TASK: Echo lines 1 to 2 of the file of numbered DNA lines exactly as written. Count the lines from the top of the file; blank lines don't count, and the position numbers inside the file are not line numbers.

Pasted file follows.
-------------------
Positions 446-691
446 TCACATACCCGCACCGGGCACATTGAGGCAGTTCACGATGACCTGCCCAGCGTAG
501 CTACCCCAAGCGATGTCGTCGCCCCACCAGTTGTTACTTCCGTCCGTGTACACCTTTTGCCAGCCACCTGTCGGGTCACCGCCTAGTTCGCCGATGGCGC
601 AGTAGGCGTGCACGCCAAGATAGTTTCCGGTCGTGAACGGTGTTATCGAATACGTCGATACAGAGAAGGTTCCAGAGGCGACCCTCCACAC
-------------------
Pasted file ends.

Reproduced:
Positions 446-691
446 TCACATACCCGCACCGGGCACATTGAGGCAGTTCACGATGACCTGCCCAGCGTAG